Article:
• Administrative co-operation
  • Human health
  • Civil protection

How will the EU vote on the future UK–EU Trade and Cooperation Agreement?

The UK–EU Trade and Cooperation Agreement requires the unanimous approval of the council of the EU and consent of the EU parliament.

For international treaties, the council of the EU votes in one of two ways: by reaching a qualified voting majority (QMV) or unanimity. Unanimity always applies if the deal:

  • is an association agreement (one that goes beyond trade) – this includes the UK-EU Trade and Cooperation Agreement
  • covers areas that require unanimity voting, such as cultural and audio-visual services, educational services, and social and human health services
  • includes a foreign policy or security chapter.

For anything else, it can use QMV. A vote in favour of a deal requires 55% of member states, representing at least 65% of the total EU population, to vote in favour.

The EU parliament must also give its consent. This usually happens before the Council of the EU gives its consent.

Some of the EU’s mixed agreements have also required the approval of up to 38 national and regional assemblies across the EU. This is not the case for the UK-EU Trade and Cooperation Agreement.

Do national parliaments and regional assemblies in the EU need to vote on a UK–EU Trade and Cooperation Agreement?

No. Member state governments collectively decided to limit ratification to the EU level, so just in the Council of the EU and European Parliament. Similarly, the 2019 Japan–EU trade agreement was ratified as an ‘EU-only agreement’ though it included provisions of shared competence. 

Has the UK–EU Trade and Cooperation Agreement been in force (provisionally applied) before full ratification?

Yes, the Council of the EU consented to provisionally apply the UK–EU treaty on 29 December, pending approval by the European Parliament. This means that the agreement has taken effect in practice. However, full ratification can only happen once the European Parliament consents to the deal and the Council of the EU formally agrees to it.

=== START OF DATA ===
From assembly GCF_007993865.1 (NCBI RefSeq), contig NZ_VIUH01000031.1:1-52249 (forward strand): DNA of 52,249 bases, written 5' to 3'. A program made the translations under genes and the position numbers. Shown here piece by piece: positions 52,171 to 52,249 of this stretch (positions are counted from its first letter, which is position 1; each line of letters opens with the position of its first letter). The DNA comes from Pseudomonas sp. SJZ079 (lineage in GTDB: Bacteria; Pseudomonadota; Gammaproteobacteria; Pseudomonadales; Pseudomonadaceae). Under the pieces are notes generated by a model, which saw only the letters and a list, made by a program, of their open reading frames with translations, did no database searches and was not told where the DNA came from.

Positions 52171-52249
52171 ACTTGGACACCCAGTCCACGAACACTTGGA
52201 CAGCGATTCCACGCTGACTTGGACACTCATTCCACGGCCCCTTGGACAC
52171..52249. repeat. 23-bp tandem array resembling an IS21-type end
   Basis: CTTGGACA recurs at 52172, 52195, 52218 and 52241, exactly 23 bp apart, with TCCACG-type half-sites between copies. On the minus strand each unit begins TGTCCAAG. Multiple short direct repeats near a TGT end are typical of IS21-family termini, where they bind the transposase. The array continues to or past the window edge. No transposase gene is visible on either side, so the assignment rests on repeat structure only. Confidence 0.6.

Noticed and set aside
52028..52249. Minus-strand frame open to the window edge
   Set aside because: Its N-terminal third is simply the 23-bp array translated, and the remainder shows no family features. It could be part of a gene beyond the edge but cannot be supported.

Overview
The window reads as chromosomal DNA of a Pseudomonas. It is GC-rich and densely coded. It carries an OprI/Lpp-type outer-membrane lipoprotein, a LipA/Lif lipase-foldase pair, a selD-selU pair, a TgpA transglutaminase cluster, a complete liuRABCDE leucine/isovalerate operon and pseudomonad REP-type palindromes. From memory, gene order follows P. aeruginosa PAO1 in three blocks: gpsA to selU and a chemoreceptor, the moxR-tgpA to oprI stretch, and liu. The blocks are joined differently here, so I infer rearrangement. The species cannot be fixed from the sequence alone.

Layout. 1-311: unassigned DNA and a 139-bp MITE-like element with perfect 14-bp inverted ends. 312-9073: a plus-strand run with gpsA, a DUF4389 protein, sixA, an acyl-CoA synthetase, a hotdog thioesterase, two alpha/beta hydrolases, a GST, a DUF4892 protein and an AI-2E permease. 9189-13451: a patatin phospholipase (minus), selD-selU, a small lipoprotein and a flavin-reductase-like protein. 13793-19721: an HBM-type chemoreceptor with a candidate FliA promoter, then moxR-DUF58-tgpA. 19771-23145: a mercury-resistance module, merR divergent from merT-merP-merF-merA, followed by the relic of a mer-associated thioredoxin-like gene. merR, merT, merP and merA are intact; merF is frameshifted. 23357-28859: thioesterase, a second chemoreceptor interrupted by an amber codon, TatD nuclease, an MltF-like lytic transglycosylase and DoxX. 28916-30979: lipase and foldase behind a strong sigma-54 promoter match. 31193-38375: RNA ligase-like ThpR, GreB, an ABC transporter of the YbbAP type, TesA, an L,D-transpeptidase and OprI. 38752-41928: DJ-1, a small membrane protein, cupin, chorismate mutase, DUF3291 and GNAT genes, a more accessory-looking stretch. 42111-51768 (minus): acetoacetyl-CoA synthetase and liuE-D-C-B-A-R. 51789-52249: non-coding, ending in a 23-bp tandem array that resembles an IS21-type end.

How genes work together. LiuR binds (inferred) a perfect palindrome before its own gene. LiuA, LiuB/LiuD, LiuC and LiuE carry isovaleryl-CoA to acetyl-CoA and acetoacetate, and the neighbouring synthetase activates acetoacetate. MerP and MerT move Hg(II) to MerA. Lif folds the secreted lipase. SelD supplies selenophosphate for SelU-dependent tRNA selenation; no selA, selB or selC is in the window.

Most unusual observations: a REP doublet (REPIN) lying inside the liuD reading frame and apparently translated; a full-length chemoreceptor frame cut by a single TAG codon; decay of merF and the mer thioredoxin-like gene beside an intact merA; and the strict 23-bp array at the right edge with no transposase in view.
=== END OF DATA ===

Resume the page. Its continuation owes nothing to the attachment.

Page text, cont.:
The European Parliament was originally due to vote on the UK–EU Trade and Cooperation Agreement by the end of February, but this was delayed – in part due to political tensions over the operation of the Northern Ireland protocol. The European Parliament is expected to consent to the deal on 27 April.

The UK government has said that the various committees outlined in the agreement to manage the UK–EU relationship – including the Partnership Council, which will oversee the operation of the entire agreement, will only be established once the EU has ratified the deal.

How has the UK ratified the UK-EU Trade and Cooperation Agreement?

In the UK, ratification is governed by the Constitutional Reform and Governance Act 2010. This allows the government to ratify a treaty 21 days after it has been laid before parliament, provided MPs don’t vote against it. But the government is under no obligation to schedule a vote on any treaty – and it removed its initial commitment to hold a vote on the final UK–EU treaty from the new European Union (Withdrawal Agreement) Act 2020 passed in January.

Between Christmas and New Year, the government rushed the EU (Future Relationship) Act 2020 through parliament to implement the Trade and Cooperation Agreement into UK law.


 

Watch our video explainer on the EU ratification process

Topic
Brexit
Publisher
Institute for Government